We were talking about globalization on Monday. Social scientists argue that economic globalisation is only one aspect ?though the main one? of globalisation. Economist Takis Fotopoulos used "political globalization" to refer to the emergence of a transnational elite and a phasing out of the nation-state as far as economic sovereignty is concerned. "Cultural globalization" is a term describing the worldwide homogenization of culture by for example the American movies which seem to hold a worldwide appeal from Puerto Montt to Islamabad. "Social globalization" refers to the homogenisation of today’s’ mode of life which is based on an individualist and consumerist culture.
Neoliberals adopt an unqualified positive stand towards globalisation. They maintain that globalisation is beneficial to everybody, as well as to the environment, because it allows healthy competition to develop and, consequently, it leads to improvements in efficiency and the spreading not only of knowledge, but also of the benefits of growth, through what they call the ‘trickle-down effect’.
Antagonists view one or more globalizing processes as detrimental to social well-being on a global or local scale. This includes those who question either the social or natural sustainability of long-term and continuous economic expansion, the social structural inequality caused by these processes, and the cultural assimilation that underlies such processes. Critics also point to the challenges which include growth of risk associated with the speed and power of technological innovation, the concentration of power, and the extent to which the move towards the creation of global free markets leads to instability.
For countries in the vanguard of the world economy, the balance between knowledge and resources has shifted so that knowledge has become the most important factor determining the standard of living, more than land, than tools, than labour. The World Bank has acknowledged in its 1998 report that today's most technologically advanced economies are truly knowledge-based. The gaping divide between rich and poor nations and within the nation states appears to be accelerating under 'knowledge capitalism'.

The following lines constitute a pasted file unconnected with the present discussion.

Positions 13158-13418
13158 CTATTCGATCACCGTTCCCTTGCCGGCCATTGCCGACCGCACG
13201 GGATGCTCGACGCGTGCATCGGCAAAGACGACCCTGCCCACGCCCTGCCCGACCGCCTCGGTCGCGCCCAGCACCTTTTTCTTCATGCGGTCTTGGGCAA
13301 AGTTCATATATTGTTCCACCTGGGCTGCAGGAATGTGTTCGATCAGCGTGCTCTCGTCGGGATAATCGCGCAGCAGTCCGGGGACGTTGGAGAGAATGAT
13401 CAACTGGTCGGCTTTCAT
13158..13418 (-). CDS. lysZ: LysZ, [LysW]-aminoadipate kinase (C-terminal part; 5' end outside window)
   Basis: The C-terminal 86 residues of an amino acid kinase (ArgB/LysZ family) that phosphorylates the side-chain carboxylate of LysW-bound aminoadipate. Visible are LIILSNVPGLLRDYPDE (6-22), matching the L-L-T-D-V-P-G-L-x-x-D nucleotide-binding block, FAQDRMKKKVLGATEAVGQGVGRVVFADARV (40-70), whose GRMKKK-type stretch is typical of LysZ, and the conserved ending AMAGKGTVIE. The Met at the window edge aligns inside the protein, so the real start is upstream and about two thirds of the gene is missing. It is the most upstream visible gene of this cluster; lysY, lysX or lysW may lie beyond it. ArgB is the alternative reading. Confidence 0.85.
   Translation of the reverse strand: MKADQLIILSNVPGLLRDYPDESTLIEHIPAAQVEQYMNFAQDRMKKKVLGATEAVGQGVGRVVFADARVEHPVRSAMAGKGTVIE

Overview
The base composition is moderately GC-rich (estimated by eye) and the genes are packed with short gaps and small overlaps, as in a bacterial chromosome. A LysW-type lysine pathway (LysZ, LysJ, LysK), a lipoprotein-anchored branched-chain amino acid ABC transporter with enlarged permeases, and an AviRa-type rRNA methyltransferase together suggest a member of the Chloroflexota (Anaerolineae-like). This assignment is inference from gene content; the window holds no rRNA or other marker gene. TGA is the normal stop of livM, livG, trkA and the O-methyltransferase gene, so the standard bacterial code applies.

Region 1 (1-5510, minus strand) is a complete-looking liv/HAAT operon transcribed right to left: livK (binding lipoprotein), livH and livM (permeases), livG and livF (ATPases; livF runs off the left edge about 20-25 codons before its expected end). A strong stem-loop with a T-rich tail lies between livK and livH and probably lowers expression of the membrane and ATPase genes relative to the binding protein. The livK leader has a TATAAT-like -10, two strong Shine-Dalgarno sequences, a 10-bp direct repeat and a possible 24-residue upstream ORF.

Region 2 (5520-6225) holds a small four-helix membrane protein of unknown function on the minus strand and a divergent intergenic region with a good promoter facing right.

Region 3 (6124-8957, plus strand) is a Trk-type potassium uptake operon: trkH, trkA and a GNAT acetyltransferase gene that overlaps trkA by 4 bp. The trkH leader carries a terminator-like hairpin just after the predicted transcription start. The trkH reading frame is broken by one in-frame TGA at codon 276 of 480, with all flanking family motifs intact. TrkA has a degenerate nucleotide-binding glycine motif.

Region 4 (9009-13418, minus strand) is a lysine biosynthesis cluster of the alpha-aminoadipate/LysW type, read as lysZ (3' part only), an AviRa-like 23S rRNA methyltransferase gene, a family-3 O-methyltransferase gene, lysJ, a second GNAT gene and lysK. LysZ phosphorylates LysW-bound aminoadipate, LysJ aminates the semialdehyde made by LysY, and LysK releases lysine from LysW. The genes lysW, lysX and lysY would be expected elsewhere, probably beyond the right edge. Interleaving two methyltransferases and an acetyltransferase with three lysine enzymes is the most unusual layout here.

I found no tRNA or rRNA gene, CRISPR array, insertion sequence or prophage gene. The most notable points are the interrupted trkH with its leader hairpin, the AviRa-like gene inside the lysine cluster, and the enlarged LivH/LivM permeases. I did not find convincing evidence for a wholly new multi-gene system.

The evidence of the past twenty-five years or so indeed shows that the more open and flexible the markets become the greater the degree of concentration of income and wealth in a few hands. According to official UN data, the income gap between the fifth of the world’s people living in the richest countries and the fifth in the poorest, which was 30 to 1 in 1960 has doubled to 60 to 1 by 1990, and by 1997 it was 74 to 1. Within these countries, the gap between the richest and the poorest has widened, too.
Globalization has created a new breed of individual, one that belongs to the transnational elite. The transnational elite consists of the economic elites, that is people who work as executives of large multinational corporations and their local affiliates and who play the dominant role within the global market economy. There are also the transnational political elites, the globalising bureaucrats and politicians in Brussels or elsewhere, and the transnational professional elites, employed in various international think tanks, research departments of major international universities, and the mass media. These people are all well educated, often internationally and are perfectly mobile, often internationally. They don’t necessarily align their interests with those of their home countries, although they don’t hesitate to use the nation state push and pull power to enforce their interests.